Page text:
views are honourable; but if they be company of children, whom he used to otherwise !-I should shudder but to think call harmless little men. He was famous, of that. It is true, I have no apprehen. I found, for singing them ballads, and was from the conduct of my children ; telling them stories, and seldom went out that I think there are some from his cha- without something in his pockets for them racter." I would have proceeded, but -a piece of gingerbread, or an halfpenny for the interruption of a servant from tlie , whistle. He generally came for a few. Spire, who, with his compliments, sent days into our neighbourhood once a year, 3 a side of venison, and a promise to dine and lived upon the neighbours' hospitality. with us some days after. This well-timed He sat down to supper among us, and my present pleaded more powerfully in his wife was not sparing of her gooseberryour than anything I had to say could : wine. The tale went round; he sung us orate. I therefore continued silent, old songs, and gave the children the story et sned with just having pointed out of the Buck of Beverland, with the history danar, and leaving it to their own discre.. of Patient Grissel, the adventures of Cat. go to avoid it. That virtue which re- skin, and then Fair Rosamond's Bower. pares to be ever guarded is scarce worth Our cock, which always crew at eleven, the sentinel.
now told us it was time for repose ; but
an unforeseen difficulty started about lodg. CHAPTER VI.
ing the stranger--all our beds were al. The Happiness of a Country Fireside. ready taken up, and it was too late to As we carried on the former dispute send him to the next alehouse. In this with some degree of warmth, in order to dilemma, little Dick offered him his part 2. conmo late matters, it was universally of the bed, if his brother Moses would let Teed that we should have a part of the him lie with him : “And I,” cried Bill, Tilson for supper; and the girls under- " will give Mr. Burchell my part, if my crois the task with alacrity. “I am sisters will take me to theirs." _“Well $ Ty," cried I, “ that we have no neigh- done, my good children,” cried I,“ hospar cm stranger to take part in this good pitality is one of the first Christian duties. sheer: feasts of this kind acquire a double The beast retires to its shelter, and the relish from hospitality.”—“ Bless me," bird flies to its nest; but helpless man ched my wife," here comes our good can only find refuge from his fellow-creafriend Mr. Burchell, that saved our Sophia, ture. The greatest stranger in this world and that run you down fairly in the argu
was He that came to save it. He never “ Confute mein argument, had a house, as if willing to see what d!" cried I. “You mistake there, hospitality was left remaining among us. my dear; I believe there are but few that Deborah, my dear,” cried I to my wife, cor do that : I never dispute your abilities "give those boys a lump of sugar each ; 2 naking a goose-pie, and I beg you'll and let Dick's be the largest, because he lare argument to me. As I spoke, poor spoke first." Mr. Burchell entered the house, and was In the morning early I called out my rele med by the family, who shook him ' whole family to help at saving an afterbeartily by the band, while little Dick growth of hay, and our guest offering his <sciously reached him a chair.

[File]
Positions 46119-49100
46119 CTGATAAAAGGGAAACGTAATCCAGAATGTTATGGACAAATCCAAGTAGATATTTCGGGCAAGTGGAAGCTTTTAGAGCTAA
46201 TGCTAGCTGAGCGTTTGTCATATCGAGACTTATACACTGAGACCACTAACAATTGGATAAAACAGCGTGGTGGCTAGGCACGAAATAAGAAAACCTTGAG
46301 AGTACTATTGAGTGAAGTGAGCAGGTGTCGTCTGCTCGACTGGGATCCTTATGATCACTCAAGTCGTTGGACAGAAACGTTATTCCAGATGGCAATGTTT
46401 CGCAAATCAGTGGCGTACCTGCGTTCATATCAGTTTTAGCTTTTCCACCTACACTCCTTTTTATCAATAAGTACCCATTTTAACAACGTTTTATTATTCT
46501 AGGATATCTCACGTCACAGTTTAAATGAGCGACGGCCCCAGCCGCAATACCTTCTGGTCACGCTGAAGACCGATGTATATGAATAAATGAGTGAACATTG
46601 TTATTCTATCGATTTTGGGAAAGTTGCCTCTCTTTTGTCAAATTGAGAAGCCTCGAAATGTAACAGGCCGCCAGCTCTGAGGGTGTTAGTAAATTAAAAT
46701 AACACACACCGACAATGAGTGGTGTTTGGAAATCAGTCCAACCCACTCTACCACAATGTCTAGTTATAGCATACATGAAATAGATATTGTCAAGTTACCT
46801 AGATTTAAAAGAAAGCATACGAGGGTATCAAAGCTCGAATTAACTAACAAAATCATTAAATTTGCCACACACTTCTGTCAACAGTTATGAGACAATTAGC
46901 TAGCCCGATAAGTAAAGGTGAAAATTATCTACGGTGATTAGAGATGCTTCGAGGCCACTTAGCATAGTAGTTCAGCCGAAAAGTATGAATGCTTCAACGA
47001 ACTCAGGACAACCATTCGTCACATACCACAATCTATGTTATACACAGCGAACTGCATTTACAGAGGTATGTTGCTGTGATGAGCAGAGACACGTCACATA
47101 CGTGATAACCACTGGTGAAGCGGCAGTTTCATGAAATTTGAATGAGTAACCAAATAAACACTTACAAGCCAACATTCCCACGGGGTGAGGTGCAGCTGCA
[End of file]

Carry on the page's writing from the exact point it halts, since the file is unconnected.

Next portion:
assistance, he was accepted among the I was pleased with the poor man's number. Our labours went on lightly ; friendship for two reasons: because I knew we turned the swath to the wind. I went that he wanted mine, and I knew him to foremost, and the rest followed in due be friendly as far as he was able. He succession. I could not avoid, however,
observing the assiduity of Mr. Burchell in eyes, yet the animal itself finds the apart assisting my daughter Sophia in her part ment sufficiently lightsome. And, to con of the task. When he had finished his fess a truth, this man's mind seems fitted own, he would join in hers, and enter into to his station ; for I never heard any one a close conversation; but I had too good more sprightly than he was to day, wher. an opinion of Sophia's understanding, and he conversed with you.”—This was said was too well convinced of her ambition, without the least design ; however, it exto be under any uneasiness from a man of cited a blush, which she strove to cover broken fortune. When we were finished by an affected laugh, assuring him that for the day, Mr. Burchell was invited as she scarce took any notice of what he on the night before, but he refused, as he said to her, but that she believed he might was to lie that night at a neighbour's, to once have been a very fine gentleman. whose child he was carrying a whistle. The readiness with which she undertook When gone, our conversation at supper to vindicate herself, and her blushing, turned upon our late unfortunate guest. were symptoms I did not internally ap. “What a strong instance,” said I, is prove ; but I repressed my suspicions. that poor man of the miseries attending As we expected our landlord the next a youth of levity and extravagance. He day, my wife went to make the venison by no means wants sense, which only pasty. Moses sat reading, while I taught serves to aggravate his former folly. Poor the little ones. My daughters seemed forlorn creature ! where are now the re- equally busy with the rest ; and I observed vellers, the flatterers, that he could once them for a good while cooking something inspire and command ! Gone, perhaps, over the fire. I at first supposed they to attend the bagnio pander, grown rich were assisting their mother, but little Dick by his extravagance. They once praised informed me, in a whisper, that they were hiin, and now they applaud the pander : making a wash for the face. Washes of their former raptures at his wit are now all kinds I had a natural antipathy to; converted into sarcasms at his folly: he is for I knew that, instead of mending the poor, and perhaps deserves poverty; for complexion, they spoil it. I therefore he has neither the ambition to be inde. | approached my chair by sly degrees to pendent, nor the skill to be useful.” the fire, and grasping the poker, as if it Prompted perhaps by some secret reasons, wanted mending, seemingly by accident I delivered this observation with too much overturned the whole composition, and it acrimony, which my Sophia gently re- was too late to begin another. proved. “Whatsoever his former conduct may have been, papa, his circumstances